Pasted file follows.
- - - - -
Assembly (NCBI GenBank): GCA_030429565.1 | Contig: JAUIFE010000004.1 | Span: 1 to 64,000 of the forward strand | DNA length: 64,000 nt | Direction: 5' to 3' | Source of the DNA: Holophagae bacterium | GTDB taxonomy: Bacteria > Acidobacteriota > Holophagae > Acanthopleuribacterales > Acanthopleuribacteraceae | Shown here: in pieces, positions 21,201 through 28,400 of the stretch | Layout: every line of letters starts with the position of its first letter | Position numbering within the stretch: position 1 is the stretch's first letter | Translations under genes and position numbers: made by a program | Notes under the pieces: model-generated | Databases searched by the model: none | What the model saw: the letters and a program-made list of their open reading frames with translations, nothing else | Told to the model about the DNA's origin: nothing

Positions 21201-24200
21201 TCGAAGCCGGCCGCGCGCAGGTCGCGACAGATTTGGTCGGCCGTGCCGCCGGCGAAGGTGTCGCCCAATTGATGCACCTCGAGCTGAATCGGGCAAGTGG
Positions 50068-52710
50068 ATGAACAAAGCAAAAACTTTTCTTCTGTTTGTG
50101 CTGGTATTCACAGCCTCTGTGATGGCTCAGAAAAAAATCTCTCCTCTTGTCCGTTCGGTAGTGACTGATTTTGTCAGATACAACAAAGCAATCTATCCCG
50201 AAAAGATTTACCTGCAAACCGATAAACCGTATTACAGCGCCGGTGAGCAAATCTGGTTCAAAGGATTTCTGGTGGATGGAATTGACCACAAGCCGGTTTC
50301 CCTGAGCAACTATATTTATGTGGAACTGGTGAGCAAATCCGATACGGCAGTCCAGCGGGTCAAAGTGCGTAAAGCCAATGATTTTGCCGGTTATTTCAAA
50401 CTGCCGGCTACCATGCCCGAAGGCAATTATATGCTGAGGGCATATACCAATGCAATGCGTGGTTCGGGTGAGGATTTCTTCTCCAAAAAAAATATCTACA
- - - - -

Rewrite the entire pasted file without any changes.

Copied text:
Assembly (NCBI GenBank): GCA_030429565.1 | Contig: JAUIFE010000004.1 | Span: 1 to 64,000 of the forward strand | DNA length: 64,000 nt | Direction: 5' to 3' | Source of the DNA: Holophagae bacterium | GTDB taxonomy: Bacteria > Acidobacteriota > Holophagae > Acanthopleuribacterales > Acanthopleuribacteraceae | Shown here: in pieces, positions 21,201 through 28,400 of the stretch | Layout: every line of letters starts with the position of its first letter | Position numbering within the stretch: position 1 is the stretch's first letter | Translations under genes and position numbers: made by a program | Notes under the pieces: model-generated | Databases searched by the model: none | What the model saw: the letters and a program-made list of their open reading frames with translations, nothing else | Told to the model about the DNA's origin: nothing

Positions 21201-24200
21201 TCGAAGCCGGCCGCGCGCAGGTCGCGACAGATTTGGTCGGCCGTGCCGCCGGCGAAGGTGTCGCCCAATTGATGCACCTCGAGCTGAATCGGGCAAGTGG
Positions 50068-52710
50068 ATGAACAAAGCAAAAACTTTTCTTCTGTTTGTG
50101 CTGGTATTCACAGCCTCTGTGATGGCTCAGAAAAAAATCTCTCCTCTTGTCCGTTCGGTAGTGACTGATTTTGTCAGATACAACAAAGCAATCTATCCCG
50201 AAAAGATTTACCTGCAAACCGATAAACCGTATTACAGCGCCGGTGAGCAAATCTGGTTCAAAGGATTTCTGGTGGATGGAATTGACCACAAGCCGGTTTC
50301 CCTGAGCAACTATATTTATGTGGAACTGGTGAGCAAATCCGATACGGCAGTCCAGCGGGTCAAAGTGCGTAAAGCCAATGATTTTGCCGGTTATTTCAAA
50401 CTGCCGGCTACCATGCCCGAAGGCAATTATATGCTGAGGGCATATACCAATGCAATGCGTGGTTCGGGTGAGGATTTCTTCTCCAAAAAAAATATCTACA